The city of Norwich, chapter 20
Of the city in the time of Edward IV

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Institute of Historical Research

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Author

Francis Blomefield

Year published

1806

Pages

165-171

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'The city of Norwich, chapter 20: Of the city in the time of Edward IV', An Essay towards a Topographical History of the County of Norfolk: volume 3: The History of the City and County of Norwich, part I (1806), pp. 165-171. URL: http://www.british-history.ac.uk/report.aspx?compid=77990 Date accessed: 29 July 2014.


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CHAPTER XX.

OF THE CITY IN THE TIME OF EDWARD THE FOURTH.

King Edward having settled himself on the throne, calls his first parliament upon the 4th of November, in which, to ingratiate himself with his people, he confirmed all manner of charters, liberties, &c. (fn. 1) made by King Henry IV. V. and VI.; and afterwards at the request of the city, which he thought fit to oblige, knowing the good will they had for Henry VI. though they dared not show it, he confirmed all their former charters by inspeximus, in which they are recited at large; it is dated at Westm. Feb. 10, 1461, and is now in the Gild-hall, with the broad seal of green wax hanging on a label affixed thereto. (fn. 2)

In 1463, King Henry was taken by King Edward and confined prisoner in the Tower; (fn. 3) and the statute that no wool should be carried out of the kingdom was made; (fn. 4) and so great plenty there was of corn, that, as Stow saith, wheat was sold at 2s. a quarter in London, barley for 22d. peas for 3s. 4d. and oats for 14d. and in Norfolk a quarter of wheat was sold for 20d. malt for 20d. and barley and oats for 12d.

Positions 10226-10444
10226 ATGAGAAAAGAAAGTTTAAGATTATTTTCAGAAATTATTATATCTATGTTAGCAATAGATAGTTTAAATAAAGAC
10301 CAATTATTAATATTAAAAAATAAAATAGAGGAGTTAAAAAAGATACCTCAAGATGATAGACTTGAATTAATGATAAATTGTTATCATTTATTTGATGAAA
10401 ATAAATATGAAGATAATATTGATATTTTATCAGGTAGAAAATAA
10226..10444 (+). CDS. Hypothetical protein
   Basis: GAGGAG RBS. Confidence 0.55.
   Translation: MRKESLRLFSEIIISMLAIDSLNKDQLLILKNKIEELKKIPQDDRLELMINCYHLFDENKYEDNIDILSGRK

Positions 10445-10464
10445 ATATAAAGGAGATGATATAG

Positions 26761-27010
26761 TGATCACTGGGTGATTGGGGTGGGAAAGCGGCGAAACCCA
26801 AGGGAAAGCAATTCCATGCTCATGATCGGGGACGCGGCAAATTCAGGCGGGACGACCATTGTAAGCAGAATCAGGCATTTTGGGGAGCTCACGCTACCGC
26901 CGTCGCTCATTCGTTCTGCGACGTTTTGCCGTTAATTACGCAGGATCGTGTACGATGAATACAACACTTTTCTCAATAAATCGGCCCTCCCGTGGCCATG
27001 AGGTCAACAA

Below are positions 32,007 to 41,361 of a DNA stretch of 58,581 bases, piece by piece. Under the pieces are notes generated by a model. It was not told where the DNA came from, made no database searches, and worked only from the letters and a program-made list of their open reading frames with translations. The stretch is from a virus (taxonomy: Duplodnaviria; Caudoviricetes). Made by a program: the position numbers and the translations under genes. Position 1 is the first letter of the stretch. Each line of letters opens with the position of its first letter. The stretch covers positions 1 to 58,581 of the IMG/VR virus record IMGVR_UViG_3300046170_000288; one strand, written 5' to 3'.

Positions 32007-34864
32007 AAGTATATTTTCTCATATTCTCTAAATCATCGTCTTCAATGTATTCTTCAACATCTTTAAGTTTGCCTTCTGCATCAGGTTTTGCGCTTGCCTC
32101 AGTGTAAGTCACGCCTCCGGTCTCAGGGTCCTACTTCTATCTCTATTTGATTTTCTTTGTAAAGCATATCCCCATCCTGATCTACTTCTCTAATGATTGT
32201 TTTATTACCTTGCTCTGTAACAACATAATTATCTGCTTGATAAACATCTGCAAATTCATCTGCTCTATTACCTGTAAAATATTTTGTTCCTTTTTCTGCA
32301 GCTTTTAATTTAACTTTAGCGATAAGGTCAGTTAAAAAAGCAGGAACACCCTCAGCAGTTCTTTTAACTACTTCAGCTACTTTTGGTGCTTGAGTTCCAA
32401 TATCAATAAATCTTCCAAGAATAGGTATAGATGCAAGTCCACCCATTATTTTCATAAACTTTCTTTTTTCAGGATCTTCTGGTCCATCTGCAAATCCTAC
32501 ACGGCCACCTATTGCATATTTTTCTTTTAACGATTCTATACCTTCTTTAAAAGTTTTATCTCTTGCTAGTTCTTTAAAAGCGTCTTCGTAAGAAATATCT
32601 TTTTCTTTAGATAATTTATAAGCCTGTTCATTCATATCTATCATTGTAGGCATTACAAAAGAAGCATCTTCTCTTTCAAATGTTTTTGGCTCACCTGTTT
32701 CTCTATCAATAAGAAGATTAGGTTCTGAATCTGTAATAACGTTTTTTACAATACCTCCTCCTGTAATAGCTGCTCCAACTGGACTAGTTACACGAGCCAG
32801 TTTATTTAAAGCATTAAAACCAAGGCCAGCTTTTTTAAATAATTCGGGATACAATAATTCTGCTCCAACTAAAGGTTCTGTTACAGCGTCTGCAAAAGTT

On the 1st day of March the cathedral was much damaged by fire. (fn. 5)

In 1465, was a statute made to ascertain the length and breadth of cloths, all which were to be sealed with lead seals, and the keepers of such seals, or aulnagers, to be ordained by the Treasurer of England, &c. (fn. 6) and the statute against long piked shoes was made, namely, that they should not be above 2 inches long; (fn. 7) for before this time, and since 1382, the pikes of shoes and boots were made of such length, that they were forced to be tied up to their knees with chains of silver gilt, or silk laces.

In 1467, was an act made for the true making of worsteds in Norwich and Norfolk, (fn. 8) by which the men of the craft, that is, the worsted weavers, were authorised every Whitsun-Monday to choose four wardens of the same craft living in the city, and the artificers of the same craft in the county of Norfolk; the same day to choose four wardens of the craft in the county; all which wardens shall come on the Monday next after Corpus Christi, and be sworn before the mayor of the city, and the steward of the dutchy of Lancaster, if he be in the county and present, else before the mayor only; and all the said wardens, or else the greatest part of them, as well within the city as without, shall have full power, for a year next following, to survey all the worsteds made, and make such rules and ordinances as they shall think meet, for the good of the craft. The wardens have full power to search all worsteds in Norwich, Suffolk, and Cambridge, as well in the looms as out, and to convene any persons that are faulty or disobedient to their ordinances, before the mayor or steward, who shall punish them at their discretions; and every man shall put his proper mark on every piece, under pain of forfeiture. The wardens shall assign a certain place or two in the city, and others in the county, and certain days every week, when every piece shall be brought and searched by them, and if approved, they shall fix their token or seal thereto, without fee or reward; and all mayors, sheriffs, and bailiffs, when the wardens require them, shall be attending, aiding, and supporting them in their search. And in 1468, this statute was extended to Essex.

In 1469, the King was taken prisoner by King Henry's friends, but soon escaped from them. (fn. 9) And this year he was at Norwich, and was grandly received.

In 1470, King Henry was fetched out of the Tower, and restored to his Kingly government, and reigned in full power after his re-adeption, nearly six months, in which time King Edward was forced to flee the realm, but being aided and assisted by the French King and the Duke of Burgoine, on Monday the 11th of March, (fn. 10)